It becomes more and more crucial that people and their right to free expression be protected against religion and religious fanatics. On March 16, Jordan submitted a request for the inclusion of an emergency item in the agenda of the 132nd Assembly of the Inter-Parliamentary Union. The “emergency item” is a document entitled “Respect for Religions and Religious Symbols, Respect for Freedom of Opinion and Expression.” Note the contradiction in the title.
The document includes an “explanatory memorandum (Annex II)” that begins,
Insults to religions and religious symbols are uncivilized actions that have very serious consequences on all humanity, as they prevent the meeting of minds and dialogue and feed religious extremism and fanaticism, terrorism and violence.
The word insults is used for maximum emotive effect to justify imposing limits to freedom of opinion and expression. The “very serious consequences” are a threat and a reminder of the religious extremism and fanaticism, terrorism and violence that took place recently in Paris and Copenhagen.
Annex II suggests,
The best way to remedy the problem – or even to prevent it – is mutual respect for religions and religious symbols, and dialogue. Such dialogue between believers is a human need that cannot be neglected, given the numerous principles all religions share. . . . There must be greater awareness of the culture of dialogue in order to promote peaceful co-existence among believers.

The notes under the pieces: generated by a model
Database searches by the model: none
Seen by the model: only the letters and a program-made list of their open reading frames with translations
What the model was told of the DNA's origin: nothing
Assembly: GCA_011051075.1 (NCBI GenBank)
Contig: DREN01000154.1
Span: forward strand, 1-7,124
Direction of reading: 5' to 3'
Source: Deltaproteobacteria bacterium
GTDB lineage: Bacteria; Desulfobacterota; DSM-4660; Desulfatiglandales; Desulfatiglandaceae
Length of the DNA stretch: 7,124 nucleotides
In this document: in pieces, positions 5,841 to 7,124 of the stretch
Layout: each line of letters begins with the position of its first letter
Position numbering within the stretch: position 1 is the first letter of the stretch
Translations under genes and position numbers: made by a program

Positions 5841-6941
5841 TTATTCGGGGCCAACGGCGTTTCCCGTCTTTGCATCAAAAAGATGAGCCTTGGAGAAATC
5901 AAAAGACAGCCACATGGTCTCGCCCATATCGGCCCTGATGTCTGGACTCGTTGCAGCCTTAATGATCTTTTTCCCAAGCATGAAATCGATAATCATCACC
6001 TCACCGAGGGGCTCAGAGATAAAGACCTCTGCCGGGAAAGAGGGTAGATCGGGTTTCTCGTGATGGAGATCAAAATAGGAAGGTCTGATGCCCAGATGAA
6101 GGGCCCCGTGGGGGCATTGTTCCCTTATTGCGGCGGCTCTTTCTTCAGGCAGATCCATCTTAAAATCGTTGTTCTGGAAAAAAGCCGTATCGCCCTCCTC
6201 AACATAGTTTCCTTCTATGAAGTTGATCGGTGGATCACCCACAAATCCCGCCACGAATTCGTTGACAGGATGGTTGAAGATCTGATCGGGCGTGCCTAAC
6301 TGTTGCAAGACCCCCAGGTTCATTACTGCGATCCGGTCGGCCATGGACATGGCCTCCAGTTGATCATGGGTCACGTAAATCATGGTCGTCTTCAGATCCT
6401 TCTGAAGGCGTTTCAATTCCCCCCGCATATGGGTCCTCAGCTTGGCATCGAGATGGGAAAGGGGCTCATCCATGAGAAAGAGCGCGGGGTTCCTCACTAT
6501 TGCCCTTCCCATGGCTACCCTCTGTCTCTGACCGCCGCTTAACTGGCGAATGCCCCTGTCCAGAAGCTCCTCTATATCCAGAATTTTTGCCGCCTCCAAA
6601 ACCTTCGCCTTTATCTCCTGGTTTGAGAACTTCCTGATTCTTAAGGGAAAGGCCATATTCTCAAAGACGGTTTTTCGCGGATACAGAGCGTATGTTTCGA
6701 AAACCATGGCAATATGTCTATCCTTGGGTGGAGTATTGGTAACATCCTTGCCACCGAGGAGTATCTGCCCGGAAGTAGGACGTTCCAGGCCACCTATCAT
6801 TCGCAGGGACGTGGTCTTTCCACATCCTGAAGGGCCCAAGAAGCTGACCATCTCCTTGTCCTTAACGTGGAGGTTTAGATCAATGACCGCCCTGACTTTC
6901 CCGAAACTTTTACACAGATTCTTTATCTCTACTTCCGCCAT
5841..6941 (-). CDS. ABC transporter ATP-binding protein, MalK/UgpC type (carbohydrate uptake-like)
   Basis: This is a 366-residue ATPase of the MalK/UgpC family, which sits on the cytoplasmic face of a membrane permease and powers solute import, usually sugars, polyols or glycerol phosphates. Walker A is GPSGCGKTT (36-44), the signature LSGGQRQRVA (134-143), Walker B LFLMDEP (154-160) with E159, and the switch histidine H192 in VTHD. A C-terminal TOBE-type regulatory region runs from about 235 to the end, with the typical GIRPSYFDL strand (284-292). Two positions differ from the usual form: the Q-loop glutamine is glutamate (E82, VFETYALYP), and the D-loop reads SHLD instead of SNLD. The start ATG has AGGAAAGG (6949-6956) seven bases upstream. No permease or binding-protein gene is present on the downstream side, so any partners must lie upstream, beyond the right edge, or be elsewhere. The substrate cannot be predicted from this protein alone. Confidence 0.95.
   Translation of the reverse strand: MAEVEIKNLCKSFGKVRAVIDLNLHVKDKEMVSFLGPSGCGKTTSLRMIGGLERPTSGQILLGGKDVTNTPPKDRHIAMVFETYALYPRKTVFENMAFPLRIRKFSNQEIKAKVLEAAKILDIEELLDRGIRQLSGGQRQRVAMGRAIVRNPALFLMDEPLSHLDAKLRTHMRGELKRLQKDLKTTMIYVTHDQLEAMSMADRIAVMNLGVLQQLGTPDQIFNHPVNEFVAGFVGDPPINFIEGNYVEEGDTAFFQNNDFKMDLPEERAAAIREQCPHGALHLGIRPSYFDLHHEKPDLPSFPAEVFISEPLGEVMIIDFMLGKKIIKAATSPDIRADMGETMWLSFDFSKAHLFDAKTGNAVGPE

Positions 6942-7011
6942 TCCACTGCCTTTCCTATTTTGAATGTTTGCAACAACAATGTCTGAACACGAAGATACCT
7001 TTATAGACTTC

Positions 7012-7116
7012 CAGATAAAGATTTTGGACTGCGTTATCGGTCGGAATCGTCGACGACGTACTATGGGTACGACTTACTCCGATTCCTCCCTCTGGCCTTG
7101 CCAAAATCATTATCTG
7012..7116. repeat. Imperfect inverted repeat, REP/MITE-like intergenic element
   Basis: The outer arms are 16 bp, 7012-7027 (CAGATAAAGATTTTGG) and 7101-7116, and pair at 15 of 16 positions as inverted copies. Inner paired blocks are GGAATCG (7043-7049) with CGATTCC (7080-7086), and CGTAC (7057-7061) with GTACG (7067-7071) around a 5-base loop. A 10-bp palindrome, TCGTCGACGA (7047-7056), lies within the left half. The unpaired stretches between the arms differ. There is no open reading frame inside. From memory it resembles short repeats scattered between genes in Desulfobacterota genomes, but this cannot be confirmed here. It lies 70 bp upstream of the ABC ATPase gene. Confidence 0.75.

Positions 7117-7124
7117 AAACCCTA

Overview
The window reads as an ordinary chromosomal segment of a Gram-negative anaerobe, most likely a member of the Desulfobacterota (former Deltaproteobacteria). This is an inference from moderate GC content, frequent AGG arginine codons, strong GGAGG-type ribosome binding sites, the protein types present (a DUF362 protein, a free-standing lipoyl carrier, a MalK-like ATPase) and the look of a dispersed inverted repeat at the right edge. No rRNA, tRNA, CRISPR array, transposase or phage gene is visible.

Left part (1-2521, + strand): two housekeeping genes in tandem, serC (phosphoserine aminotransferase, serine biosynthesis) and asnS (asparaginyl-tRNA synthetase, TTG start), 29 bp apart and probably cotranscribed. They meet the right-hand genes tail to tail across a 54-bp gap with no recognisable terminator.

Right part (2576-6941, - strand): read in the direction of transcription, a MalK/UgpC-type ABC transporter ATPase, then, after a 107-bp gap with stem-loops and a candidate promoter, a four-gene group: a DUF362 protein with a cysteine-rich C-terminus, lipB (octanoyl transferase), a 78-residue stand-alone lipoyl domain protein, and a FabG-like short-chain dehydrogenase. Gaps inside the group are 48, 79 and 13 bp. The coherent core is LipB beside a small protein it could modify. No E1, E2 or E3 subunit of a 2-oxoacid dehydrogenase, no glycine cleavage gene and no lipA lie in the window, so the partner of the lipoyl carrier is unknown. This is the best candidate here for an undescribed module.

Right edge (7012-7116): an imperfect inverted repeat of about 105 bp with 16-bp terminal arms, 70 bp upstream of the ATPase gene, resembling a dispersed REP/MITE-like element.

emphasizing “dialogue between believers” while it seeks to curtail that dialogue and leaves no place for any dialogue between believers and non-believers.
“Draft resolution (Annex III)” goes on to make large claims for religion as a benign influence and
Stresses the spiritual value of religions and the fundamental role they play in solving humanitarian problems and tackling the various challenges faced by the international community.
It is outrageous that the “Respect for Religions” document “condemns insults against any religion, its values, principles, books, symbols, practices or holy shrines” while it contradicts the respect for freedom of opinion and expression included in its title.
The “Respect for Religions” document has been challenged:
In an open letter to IPU delegates [PDF], co-signed by dozens of human rights advocacy organizations including the IHEU and freedom of expression specialists, the signatories dispute Jordan’s false reading of freedom of expression, noting that in fact the “Respect for Religions” resolution “is incompatible with international human rights law”.